Historical BCG vaccination combined with drug treatment enhances inhibition of mycobacterial growth ex vivo in human peripheral blood cells.
Prabowo SA., Zelmer A., Stockdale L., Ojha U., Smith SG., Seifert K., Fletcher HA.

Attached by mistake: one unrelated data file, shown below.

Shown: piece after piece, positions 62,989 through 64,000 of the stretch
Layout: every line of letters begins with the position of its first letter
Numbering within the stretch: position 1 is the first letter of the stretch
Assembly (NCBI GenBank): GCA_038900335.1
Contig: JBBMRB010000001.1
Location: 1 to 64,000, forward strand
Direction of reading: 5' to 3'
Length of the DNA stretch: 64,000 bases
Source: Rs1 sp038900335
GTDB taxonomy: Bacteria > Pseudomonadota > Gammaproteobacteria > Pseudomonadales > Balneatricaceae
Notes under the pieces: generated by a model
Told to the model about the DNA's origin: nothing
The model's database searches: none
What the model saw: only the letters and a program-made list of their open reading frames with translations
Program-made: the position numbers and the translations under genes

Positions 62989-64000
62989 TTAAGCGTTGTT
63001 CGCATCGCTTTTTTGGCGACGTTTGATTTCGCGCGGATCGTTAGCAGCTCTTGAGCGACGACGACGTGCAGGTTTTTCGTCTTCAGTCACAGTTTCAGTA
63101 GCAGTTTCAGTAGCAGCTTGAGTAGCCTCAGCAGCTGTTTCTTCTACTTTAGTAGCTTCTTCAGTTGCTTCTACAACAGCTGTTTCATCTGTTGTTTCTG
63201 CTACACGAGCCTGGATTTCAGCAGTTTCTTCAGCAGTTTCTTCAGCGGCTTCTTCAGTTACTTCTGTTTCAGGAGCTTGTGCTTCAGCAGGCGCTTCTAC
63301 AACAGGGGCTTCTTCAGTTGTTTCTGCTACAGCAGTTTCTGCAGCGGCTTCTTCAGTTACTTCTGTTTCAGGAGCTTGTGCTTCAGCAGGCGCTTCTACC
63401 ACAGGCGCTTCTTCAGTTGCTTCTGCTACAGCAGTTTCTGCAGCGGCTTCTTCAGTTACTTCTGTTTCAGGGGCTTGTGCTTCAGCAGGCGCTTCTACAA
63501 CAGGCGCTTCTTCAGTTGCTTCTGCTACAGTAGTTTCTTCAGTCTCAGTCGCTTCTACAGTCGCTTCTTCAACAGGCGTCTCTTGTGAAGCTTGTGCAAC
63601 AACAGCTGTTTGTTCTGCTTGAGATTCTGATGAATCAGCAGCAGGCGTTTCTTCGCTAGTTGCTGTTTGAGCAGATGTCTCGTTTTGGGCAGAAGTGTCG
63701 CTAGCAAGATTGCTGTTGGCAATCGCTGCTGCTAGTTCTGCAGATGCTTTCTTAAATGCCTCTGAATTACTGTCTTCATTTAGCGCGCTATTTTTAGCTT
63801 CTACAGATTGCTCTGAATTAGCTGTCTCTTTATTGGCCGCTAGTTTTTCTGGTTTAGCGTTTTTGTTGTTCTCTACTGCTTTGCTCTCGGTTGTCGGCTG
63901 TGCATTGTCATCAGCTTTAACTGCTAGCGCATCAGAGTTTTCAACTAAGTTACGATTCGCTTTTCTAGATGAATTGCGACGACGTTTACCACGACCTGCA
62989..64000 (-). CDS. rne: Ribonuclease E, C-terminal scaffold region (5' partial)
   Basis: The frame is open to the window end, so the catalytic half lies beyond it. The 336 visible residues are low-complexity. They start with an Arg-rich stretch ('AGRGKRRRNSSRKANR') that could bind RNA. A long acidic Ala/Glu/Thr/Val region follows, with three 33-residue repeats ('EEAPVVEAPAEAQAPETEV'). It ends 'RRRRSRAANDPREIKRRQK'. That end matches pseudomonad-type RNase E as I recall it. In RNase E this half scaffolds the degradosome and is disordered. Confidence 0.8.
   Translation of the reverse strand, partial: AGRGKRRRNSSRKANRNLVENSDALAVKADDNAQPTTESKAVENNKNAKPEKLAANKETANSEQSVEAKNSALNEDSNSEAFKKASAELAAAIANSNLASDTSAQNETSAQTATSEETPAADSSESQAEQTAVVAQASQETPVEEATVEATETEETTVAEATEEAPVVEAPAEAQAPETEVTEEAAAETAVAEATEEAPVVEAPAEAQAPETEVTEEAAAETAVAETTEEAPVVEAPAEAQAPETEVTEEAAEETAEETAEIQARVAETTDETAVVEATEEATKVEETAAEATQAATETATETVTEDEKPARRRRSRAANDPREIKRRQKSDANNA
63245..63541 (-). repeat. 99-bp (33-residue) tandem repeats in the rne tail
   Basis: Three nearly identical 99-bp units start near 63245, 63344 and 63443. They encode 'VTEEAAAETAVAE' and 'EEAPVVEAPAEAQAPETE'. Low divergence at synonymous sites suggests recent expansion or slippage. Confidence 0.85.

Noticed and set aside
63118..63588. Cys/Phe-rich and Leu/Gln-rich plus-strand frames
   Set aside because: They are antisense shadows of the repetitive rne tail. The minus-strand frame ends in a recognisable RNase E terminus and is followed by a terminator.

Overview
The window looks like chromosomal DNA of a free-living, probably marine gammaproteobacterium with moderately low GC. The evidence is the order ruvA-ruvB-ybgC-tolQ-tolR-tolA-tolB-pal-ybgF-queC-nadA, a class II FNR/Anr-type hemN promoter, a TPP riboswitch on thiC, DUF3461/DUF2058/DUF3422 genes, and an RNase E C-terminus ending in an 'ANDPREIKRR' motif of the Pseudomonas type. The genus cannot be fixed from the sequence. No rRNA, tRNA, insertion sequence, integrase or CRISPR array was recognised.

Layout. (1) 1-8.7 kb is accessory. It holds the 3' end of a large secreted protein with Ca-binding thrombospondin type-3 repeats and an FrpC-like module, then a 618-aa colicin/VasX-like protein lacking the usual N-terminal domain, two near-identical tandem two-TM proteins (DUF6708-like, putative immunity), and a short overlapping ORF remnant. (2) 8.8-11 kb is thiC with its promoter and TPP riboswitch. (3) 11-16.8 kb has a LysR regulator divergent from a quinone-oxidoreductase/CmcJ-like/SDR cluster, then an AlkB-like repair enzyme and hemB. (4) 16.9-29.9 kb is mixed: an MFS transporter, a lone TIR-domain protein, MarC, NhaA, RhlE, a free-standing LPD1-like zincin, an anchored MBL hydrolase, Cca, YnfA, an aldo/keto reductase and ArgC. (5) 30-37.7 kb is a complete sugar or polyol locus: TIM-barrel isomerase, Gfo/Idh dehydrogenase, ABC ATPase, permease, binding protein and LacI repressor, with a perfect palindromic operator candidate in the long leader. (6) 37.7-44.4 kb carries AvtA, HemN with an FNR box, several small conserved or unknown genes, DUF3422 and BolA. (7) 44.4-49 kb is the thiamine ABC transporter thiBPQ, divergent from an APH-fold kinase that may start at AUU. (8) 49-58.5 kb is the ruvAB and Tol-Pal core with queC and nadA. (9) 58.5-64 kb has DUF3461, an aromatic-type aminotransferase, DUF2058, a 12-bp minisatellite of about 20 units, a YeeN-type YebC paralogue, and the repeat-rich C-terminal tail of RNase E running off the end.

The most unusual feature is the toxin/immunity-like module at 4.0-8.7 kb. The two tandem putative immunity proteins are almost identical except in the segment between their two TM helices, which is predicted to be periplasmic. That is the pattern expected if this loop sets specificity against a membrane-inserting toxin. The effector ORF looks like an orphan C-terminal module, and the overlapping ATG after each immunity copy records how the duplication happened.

Tuberculosis (TB) is a leading infectious cause of death globally. Drug treatment and vaccination, in particular with Bacillus Calmette-Guérin (BCG), remain the main strategies to control TB. With the emergence of drug resistance, it has been proposed that a combination of TB vaccination with pharmacological treatment may provide a greater therapeutic value. We implemented an ex vivo mycobacterial growth inhibition assay (MGIA) to discriminate vaccine responses in historically BCG-vaccinated human volunteers and to assess the contribution of vaccine-mediated immune response towards the killing effect of mycobacteria in the presence of the antibiotics isoniazid (INH) and rifampicin (RIF), in an attempt to develop the assay as a screening tool for therapeutic TB vaccines. BCG vaccination significantly enhanced the ability of INH to control mycobacterial growth ex vivo. The BCG-vaccinated group displayed a higher production of IFN-γ and IP-10 when peripheral blood mononuclear cells (PBMC) were co-cultured with INH, with a similar trend during co-culture with RIF. A higher frequency of IFN-γ+ and TNF-α+ CD3- CD4- CD8- cells was observed, suggesting the contribution of Natural Killer (NK) cells in the combined effect between BCG vaccination and INH. Taken together, our data indicate the efficacy of INH can be augmented following historical BCG vaccination, which support findings from previous observational and animal studies.